Southwest Airlines is optimistic that it is on track to reach its goal of a 15% pre-tax return on investment capital (ROIC) in 2013, a target that led to the airline deferring dozens of Boeing 737 deliveries two months ago.
The carrier's president and chief executive Gary Kelly notes that the carrier achieved 8% pre-tax ROIC for the 12 months that ended in June, but that the second quarter's standalone ROIC was well over 15%, in an earnings call today.
"That's not my prediction for the next four quarters, but it puts in perspective our progress towards that goal," says Kelly.
He points out the various initiatives underway at the airline that will help Southwest reach the 15% mark, summing up: "We got a very nice portfolio of opportunities that will bring significant value... I don't think we are prepared to say at all that we won't hit our target next year."
These initiatives include the ongoing integration of Southwest subsidiary AirTran, which the airline acquired in May 2011. Southwest is also adding more fuel efficient 737-800s to its fleet, adding more seats to its 737-700s to boost revenues and will lease AirTran's 88 717s to Delta Air Lines in a deal that is expected to generate $200 million in annual cost savings for the carrier.
In May, Kelly announced that Southwest would defer 30 737 deliveries scheduled for 2013 and 2014 to 2017 and 2018 as it aims to keep capacity flat or slightly down in the next few years in order to hit the 15% ROIC goal. The deferrals are expected to save Southwest $1 billion in capital spending in the next three years.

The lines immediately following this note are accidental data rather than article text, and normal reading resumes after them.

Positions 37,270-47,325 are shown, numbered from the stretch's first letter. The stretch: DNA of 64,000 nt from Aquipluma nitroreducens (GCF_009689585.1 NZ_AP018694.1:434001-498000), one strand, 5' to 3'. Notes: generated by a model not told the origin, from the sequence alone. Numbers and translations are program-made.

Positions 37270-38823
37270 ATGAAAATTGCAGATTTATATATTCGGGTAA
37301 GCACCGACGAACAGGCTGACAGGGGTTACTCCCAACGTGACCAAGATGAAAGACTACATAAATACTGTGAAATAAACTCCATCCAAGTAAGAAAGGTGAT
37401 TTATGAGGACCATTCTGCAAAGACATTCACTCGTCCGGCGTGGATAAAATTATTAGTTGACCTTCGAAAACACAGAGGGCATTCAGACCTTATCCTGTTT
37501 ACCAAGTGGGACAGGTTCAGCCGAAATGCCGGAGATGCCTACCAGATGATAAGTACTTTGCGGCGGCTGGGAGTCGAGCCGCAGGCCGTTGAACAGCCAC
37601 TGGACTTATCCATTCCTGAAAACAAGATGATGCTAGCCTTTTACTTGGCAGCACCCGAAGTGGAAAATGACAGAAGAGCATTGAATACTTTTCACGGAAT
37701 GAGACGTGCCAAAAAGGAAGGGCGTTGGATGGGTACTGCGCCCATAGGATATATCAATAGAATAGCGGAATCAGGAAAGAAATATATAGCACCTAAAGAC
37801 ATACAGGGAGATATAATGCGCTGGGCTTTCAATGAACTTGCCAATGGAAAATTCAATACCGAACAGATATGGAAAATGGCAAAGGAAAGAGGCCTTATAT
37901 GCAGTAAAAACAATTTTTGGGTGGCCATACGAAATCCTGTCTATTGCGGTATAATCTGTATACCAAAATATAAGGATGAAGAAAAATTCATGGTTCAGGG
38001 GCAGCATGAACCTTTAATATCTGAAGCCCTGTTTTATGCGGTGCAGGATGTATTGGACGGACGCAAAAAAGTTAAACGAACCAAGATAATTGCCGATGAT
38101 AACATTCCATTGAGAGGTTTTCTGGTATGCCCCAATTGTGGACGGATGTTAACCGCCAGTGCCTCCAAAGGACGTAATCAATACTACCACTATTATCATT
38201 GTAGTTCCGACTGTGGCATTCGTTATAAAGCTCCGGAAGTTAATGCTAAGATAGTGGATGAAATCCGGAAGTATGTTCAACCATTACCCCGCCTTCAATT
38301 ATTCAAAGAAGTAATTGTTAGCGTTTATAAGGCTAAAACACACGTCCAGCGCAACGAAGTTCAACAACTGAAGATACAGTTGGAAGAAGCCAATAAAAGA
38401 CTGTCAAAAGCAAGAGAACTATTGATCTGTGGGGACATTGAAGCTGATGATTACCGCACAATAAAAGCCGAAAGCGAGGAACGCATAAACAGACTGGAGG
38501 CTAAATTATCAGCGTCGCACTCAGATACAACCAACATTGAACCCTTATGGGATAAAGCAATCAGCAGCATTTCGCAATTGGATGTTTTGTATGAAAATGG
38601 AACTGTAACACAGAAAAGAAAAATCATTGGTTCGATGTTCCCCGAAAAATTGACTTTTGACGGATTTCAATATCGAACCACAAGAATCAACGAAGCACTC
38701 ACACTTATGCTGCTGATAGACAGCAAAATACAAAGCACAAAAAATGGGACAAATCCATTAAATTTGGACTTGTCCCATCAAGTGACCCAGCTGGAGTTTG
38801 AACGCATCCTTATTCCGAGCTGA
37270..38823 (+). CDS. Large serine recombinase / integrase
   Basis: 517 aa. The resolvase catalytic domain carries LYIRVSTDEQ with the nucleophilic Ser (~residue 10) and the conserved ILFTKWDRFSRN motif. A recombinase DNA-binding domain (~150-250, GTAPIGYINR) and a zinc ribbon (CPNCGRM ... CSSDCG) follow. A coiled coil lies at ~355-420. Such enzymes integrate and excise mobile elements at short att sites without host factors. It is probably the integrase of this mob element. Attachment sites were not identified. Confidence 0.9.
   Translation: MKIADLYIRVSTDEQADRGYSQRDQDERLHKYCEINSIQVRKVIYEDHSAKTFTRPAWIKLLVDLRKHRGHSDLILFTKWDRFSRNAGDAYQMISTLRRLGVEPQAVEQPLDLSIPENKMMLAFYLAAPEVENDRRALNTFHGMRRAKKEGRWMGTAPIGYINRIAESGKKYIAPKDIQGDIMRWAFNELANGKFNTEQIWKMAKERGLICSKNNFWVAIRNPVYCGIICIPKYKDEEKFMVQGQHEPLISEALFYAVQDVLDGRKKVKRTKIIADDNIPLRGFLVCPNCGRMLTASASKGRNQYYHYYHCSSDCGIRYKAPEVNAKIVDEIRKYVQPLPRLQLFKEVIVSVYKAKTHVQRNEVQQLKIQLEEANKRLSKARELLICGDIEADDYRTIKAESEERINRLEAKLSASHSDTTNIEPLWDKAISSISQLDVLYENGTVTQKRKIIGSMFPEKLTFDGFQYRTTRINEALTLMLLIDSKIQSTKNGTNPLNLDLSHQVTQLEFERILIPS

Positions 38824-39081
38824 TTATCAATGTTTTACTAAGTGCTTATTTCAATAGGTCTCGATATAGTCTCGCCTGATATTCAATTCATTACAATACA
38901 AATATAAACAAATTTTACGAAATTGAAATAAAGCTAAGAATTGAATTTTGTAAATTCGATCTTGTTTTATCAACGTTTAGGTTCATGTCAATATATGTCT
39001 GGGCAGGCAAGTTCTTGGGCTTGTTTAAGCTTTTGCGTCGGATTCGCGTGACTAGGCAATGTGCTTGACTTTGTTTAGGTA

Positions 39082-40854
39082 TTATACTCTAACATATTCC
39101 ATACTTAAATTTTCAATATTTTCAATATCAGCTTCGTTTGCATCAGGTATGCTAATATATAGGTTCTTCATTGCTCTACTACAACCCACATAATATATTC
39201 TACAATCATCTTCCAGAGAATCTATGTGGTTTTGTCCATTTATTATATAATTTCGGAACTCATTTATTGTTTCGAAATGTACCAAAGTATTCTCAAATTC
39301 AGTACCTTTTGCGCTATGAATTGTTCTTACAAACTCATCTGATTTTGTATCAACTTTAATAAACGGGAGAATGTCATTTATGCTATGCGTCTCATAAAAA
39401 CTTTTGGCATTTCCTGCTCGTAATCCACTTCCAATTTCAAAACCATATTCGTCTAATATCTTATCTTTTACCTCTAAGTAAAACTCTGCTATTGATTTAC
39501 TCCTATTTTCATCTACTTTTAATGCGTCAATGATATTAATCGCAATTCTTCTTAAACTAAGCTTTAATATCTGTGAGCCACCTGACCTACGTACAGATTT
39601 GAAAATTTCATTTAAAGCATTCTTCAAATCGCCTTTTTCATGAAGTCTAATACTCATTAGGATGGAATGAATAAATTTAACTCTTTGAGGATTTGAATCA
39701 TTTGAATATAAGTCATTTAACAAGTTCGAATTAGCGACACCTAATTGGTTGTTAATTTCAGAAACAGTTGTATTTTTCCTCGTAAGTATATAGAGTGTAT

Asked if maintaining flat capacity growth will be the "new normal", Kelly says that the airline aims to be "more tactical" in the future as it continues to work towards the 15% ROIC goal. This approach includes investing in projects that will help the airline grow, such as focusing on launching international operations.
Southwest will build an international terminal at Houston Hobby airport and will implement a reservations system that will allow it to fly internationally in 2014. AirTran, which offers flights to Mexico and the Caribbean, will transition these flights to Southwest once this occurs.
The airline reported record net income of $273 million in the second quarter ended 30 June. Southwest chief financial officer Laura Wright says today that the carrier expects a solid third quarter, but does not expect year-over-year growth to exceed that in the second quarter. Unit passenger revenues in July, for one, will be softer than June's, says Wright. This is especially due to the fact that the 4 July independence day holiday fell during the middle of the week, she notes.